He adds: ‘It was a project that tried to redefine what a skyscraper could be. The skyscraper – a typology that had been invented in the West, has been adopted by Asia as its own symbol of triumphant modernization. The story of this project was an exciting way to re-engage with Asia.’
Scheeren says he felt a strong responsibility at proposing a radical design, adding that the finished building has not been altered ‘a single centimetre’ from the original proposal. ‘It’s not a project you can judge purely on architectural terms because it’s embedded in a political-economic envelope,’ he says.
‘I wanted to break with Western tradition, the idea of doing something at home and then sending it over. This building is more of a model of involvement and true collaboration – architecturally, we achieved a shockingly huge amount of what we set out to do.’
He adds: ‘This process of dramatic change and modernization in a country cannot be entirely linear – there are moments of great challenges.’
Scheeren’s relative proximity to Singapore means he passes through quite regularly. He describes the country as ‘one of the most powerful tropical environments, with an acute sense of civilization – I’m fascinated by the continuous battle between nature and mankind.’ He says there is a certain level of gentrification among landscapes here that he would like to un-tame. ‘I’m bored by a landscape that is manicured and artificial – all of its power is taken away.’
There are interesting moments in architectural history here, says Scheeren. ‘Currently, Singapore suffers to some extent from doing too well, it’s a period when everything tries to look as spectacular as possible but fails to ask the true questions – it’s a moment to be unfashionable and try to ask fundamental questions,’ he says. ‘I tried to ask that with The Interlace – it represents a dramatically different take on the condition of housing here. Singapore has become a vertical city, a collection of towers which are individually more or less successful – but there is a failure to address the spaces between those buildings.’
Scheeren’s design philosophy involves constantly looking for ways for users to engage with his buildings. ‘I see buildings as something with a public responsibility,’ he says. ‘I am fundamentally interested in public accounting, how we can make a building relevant to the public, not just as an object but as a container of life.’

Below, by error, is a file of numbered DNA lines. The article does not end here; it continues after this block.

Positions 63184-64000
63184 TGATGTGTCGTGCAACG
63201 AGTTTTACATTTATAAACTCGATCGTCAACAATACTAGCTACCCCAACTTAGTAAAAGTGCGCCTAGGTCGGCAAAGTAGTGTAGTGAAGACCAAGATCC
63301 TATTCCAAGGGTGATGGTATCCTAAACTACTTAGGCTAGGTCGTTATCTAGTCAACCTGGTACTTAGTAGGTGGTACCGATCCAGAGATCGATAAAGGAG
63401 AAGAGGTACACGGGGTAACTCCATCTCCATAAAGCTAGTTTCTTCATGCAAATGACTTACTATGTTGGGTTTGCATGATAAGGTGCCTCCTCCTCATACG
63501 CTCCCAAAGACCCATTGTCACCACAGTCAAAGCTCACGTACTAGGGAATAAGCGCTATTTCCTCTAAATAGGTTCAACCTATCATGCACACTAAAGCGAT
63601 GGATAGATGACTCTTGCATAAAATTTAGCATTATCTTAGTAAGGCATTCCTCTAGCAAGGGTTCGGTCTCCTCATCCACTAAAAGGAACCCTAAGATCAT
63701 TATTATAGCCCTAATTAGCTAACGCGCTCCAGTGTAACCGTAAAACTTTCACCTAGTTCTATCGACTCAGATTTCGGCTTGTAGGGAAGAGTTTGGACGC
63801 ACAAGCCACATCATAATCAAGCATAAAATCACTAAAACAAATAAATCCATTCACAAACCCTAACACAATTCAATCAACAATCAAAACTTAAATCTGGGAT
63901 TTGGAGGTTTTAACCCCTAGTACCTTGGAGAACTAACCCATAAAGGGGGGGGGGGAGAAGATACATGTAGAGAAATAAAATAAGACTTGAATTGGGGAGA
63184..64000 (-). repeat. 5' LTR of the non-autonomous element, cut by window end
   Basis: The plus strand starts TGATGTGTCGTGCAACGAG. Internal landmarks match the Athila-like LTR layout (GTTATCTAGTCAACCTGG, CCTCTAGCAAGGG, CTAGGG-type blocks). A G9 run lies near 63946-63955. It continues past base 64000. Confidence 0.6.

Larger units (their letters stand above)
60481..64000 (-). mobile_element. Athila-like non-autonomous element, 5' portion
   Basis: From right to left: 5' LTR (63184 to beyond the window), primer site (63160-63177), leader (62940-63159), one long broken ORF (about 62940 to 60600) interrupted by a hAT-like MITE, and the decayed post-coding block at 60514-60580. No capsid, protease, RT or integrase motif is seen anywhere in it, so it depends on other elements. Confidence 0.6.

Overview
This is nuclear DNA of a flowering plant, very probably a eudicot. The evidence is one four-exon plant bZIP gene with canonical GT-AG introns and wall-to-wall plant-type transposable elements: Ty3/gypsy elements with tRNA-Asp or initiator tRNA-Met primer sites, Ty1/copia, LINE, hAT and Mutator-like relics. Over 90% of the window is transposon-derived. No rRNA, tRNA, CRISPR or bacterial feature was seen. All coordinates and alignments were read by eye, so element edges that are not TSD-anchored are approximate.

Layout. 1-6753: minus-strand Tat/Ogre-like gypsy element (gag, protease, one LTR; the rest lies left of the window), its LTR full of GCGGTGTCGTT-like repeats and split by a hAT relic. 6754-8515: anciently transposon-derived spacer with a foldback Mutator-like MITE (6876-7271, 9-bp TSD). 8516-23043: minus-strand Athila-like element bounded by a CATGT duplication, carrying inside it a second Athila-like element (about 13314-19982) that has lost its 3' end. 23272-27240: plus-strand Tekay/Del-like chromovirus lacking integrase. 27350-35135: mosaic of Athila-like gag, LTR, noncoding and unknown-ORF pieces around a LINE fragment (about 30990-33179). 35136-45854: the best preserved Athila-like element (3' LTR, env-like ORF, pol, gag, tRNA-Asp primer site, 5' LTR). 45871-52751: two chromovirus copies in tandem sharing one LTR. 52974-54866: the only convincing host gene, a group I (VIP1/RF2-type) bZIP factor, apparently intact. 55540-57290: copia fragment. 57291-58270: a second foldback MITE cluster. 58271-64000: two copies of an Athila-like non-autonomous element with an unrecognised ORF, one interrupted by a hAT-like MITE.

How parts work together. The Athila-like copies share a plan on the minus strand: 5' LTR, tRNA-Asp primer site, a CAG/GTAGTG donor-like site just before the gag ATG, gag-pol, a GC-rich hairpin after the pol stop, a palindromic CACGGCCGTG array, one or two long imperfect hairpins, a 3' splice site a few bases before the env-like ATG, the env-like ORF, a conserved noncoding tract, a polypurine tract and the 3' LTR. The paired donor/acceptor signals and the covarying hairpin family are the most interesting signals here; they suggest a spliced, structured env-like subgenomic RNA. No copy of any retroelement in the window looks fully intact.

He says he believes in designing buildings that are specific to their locations and ‘not transferable from one place to the next. They are also specific to the respective psychologies of the space.’ He adds: ‘It’s not just about making people comfortable, it’s about provoking new things. The new is unusual, and also challenging. We’re challenging ourselves by finding alternative – and sometimes better – models for how we live.’
Scheeren remembers the exact moment when he decided to – like his father – become an architect. He was 19 and on his way to a classical singing class when the revelation came. ‘I realized I had to do something about it – I stopped looking at publications and used my free time to just go and see architecture,’ he says. ‘It is important not to predigest information but to go and see the real thing.’
Scheeren spent two years travelling to many countries, he says. ‘China came at the end of that – I had the impulse that I simply had to get out of my comfort zone so I threw myself into worlds that I knew very little about.’ He moved to various cities in Europe and the US before landing at OMA in 1995. Several years later he was back in Asia and working on the CCTV design.
‘For me, this once-in-a-lifetime project was liberating,’ says Scheeren. ‘It give you a confidence, this project with extreme scale, extreme complexity, it simply gives me the confidence that I am prepared for many things to come – it helps to make you calm and focused.’